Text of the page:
Anthony Jeselnik’s appeal to his audience has only ever partially been his willingness to swim in dark and lurid waters. Part of it has also been his unabashed arrogance (“I’m not trying that joke out, I’m showing off”). The rest of it is the fact that Jeselnik is a steady hand. Audiences aren’t necessarily offended by Jeselnik as much as they are comforted by the idea that he is going to be in complete control of the situation for the entire show. His pacing is slow and deliberate. He’s never going to crack, he’s never going to falter. You have nothing to worry about.
This is certainly true of his latest Netflix special, Fire in the Maternity Ward, which delivers plenty of the acerbic baits and switches his fans love. Credit where credit is due,
even if the rhythms of a Jeselnik joke are familiar at this point, he’s still very good at fooling us over and over again. You can predict the skeleton of the joke but not the muscles. “I’ll never forget the one time I saw my Dad’s penis….” he says. “I said, ‘Dad………………….. Don’t text me shit like that.’”
The trouble is that, at this point, when Jeselnik jokes about how much he loves dropping babies, it’s like when Jared Leto’s Joker surrounds himself in a concentric circle of knives, cackling. Yeah man, you’re a bad guy. Where people would do something good and nice, you do not. Sure you like knives: you’re the Joker.
Jeselnik is not a comedian who’s defensive about being considered offensive, because his is not the self-satisfaction of the kind of comedian who thinks they just “say what we’re all thinking.” He’s obsessed with the math of these kinds of jokes and works to perfect the equations in a way that surprises people. Someone would have every right to take issue with Jeselnik over the content of his material, but I think this might be why a career that seemed destined to stir up controversy has basically skirted it altogether.
Fire in the Maternity Ward begins to lack an internal motor at a certain point. And I’m not saying that the solution to that problem is to double down on the “offensiveness” of it all, whatever that means.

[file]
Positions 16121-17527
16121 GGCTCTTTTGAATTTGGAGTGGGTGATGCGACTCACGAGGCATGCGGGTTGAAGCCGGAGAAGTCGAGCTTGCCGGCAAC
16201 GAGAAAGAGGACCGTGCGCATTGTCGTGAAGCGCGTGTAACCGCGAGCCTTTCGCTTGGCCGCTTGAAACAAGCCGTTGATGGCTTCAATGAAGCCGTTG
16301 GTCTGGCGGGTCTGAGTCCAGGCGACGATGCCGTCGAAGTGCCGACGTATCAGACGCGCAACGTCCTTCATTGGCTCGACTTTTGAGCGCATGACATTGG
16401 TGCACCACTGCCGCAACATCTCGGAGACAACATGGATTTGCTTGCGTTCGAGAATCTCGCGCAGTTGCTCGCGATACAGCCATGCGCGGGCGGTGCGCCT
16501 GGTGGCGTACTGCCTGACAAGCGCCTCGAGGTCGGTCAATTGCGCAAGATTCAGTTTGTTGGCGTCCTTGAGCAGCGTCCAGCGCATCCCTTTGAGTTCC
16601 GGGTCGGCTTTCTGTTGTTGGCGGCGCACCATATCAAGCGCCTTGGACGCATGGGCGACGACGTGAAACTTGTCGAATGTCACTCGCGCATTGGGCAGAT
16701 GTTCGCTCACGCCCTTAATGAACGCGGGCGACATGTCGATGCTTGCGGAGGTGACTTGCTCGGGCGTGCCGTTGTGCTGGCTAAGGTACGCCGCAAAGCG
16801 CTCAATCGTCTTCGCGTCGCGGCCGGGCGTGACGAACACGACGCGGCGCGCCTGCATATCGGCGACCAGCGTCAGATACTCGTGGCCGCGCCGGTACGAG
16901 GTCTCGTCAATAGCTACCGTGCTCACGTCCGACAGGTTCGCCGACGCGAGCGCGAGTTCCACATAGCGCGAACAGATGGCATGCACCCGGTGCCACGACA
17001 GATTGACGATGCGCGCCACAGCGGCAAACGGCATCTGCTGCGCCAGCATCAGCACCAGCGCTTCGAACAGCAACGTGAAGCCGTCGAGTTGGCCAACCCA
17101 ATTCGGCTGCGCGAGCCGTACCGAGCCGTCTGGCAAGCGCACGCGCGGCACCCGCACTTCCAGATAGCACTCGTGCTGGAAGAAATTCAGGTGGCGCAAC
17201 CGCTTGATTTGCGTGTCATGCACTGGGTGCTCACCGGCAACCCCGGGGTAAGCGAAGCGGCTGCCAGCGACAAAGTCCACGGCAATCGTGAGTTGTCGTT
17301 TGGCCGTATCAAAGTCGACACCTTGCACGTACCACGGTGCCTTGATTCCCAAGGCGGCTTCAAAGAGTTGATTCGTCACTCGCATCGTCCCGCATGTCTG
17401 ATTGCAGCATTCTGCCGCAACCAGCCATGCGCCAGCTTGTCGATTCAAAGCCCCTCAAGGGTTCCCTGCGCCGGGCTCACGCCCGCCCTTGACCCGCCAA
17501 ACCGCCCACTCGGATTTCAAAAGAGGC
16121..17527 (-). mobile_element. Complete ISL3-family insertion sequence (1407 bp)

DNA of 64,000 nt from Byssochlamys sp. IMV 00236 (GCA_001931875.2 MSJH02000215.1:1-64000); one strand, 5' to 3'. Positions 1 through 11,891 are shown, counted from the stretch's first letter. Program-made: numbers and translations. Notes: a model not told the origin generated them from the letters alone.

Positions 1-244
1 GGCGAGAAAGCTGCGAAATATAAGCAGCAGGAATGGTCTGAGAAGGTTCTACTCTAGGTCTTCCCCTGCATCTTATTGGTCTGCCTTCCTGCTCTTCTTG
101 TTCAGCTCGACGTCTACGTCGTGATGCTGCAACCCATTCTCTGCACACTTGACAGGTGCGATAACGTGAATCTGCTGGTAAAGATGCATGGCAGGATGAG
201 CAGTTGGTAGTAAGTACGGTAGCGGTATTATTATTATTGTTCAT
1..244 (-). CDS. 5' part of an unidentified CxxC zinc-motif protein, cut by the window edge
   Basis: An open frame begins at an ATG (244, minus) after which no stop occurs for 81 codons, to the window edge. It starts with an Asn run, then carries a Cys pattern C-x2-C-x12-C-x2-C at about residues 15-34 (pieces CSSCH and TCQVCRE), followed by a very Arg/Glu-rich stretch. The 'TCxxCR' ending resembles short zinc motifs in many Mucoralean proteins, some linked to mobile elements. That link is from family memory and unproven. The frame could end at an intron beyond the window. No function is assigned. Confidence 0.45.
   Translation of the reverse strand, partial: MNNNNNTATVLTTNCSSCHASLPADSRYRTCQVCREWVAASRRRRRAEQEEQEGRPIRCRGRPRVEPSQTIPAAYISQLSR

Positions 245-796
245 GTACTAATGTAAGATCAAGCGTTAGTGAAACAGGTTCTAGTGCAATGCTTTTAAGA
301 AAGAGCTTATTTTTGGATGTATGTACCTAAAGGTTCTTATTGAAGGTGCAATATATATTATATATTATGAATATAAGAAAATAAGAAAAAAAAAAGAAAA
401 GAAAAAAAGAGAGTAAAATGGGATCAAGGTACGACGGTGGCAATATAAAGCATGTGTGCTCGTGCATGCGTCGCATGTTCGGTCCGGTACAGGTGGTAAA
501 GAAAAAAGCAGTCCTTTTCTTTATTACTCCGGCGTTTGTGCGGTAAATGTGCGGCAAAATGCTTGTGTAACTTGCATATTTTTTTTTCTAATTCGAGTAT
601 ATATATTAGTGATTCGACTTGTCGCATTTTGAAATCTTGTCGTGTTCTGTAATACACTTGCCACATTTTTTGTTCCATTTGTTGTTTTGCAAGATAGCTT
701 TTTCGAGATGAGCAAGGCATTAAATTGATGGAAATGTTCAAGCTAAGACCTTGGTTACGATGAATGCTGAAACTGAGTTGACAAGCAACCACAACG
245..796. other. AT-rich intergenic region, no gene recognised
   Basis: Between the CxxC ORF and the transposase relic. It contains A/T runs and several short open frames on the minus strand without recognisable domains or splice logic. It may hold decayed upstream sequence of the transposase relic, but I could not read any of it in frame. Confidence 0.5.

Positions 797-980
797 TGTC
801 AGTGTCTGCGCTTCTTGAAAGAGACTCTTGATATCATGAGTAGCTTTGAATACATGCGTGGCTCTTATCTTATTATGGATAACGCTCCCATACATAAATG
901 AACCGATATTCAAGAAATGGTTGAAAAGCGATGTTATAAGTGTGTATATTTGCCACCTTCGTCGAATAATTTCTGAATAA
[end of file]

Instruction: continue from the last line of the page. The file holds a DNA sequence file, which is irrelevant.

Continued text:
Jeselnik’s first album, Shakespeare, was released in 2010 amongst a slew of impressive debuts from exciting new talents, including Hannibal Buress’s My Name Is Hannibal and Kyle Kinane’s Death of the Party. Part of the power of Shakespeare was that it served as a counterpoint to the other albums in that graduating class. In fact, all of those albums sort of served as counterpoints to each other, and Jeselnik stood out not for his ability to handle risky subject matter, but for the quiet, Loki-ish glee he took in convincing the audience to trust him.
The audience does trust him now, and they have for many years. Jeselnik can still bring that contempt for the follies of humanity to the table and make it funny. “If you didn’t get that last joke, don’t worry,” he says at one point in the show. “This next joke is just like it, only dumb.” And the final, long-form story that ends the special has a lot more energy and playfulness to it. But now that contempt has become slightly passive. It’s tough to say whether or not activating it again would really shake things up in the right way, but that sense still pervades Fire in the Maternity Ward. Between his self-conscious shocks and old-fashioned offensiveness, Jeselnik—and his special—feels too safe, too uninspired.
Graham Techler’s writing has been featured by McSweeney’s and The New Yorker, and he performs at the Upright Citizens Brigade Theatre in New York. You’d be doing him a real solid by following him on Twitter @gr8h8m_t3chl3r.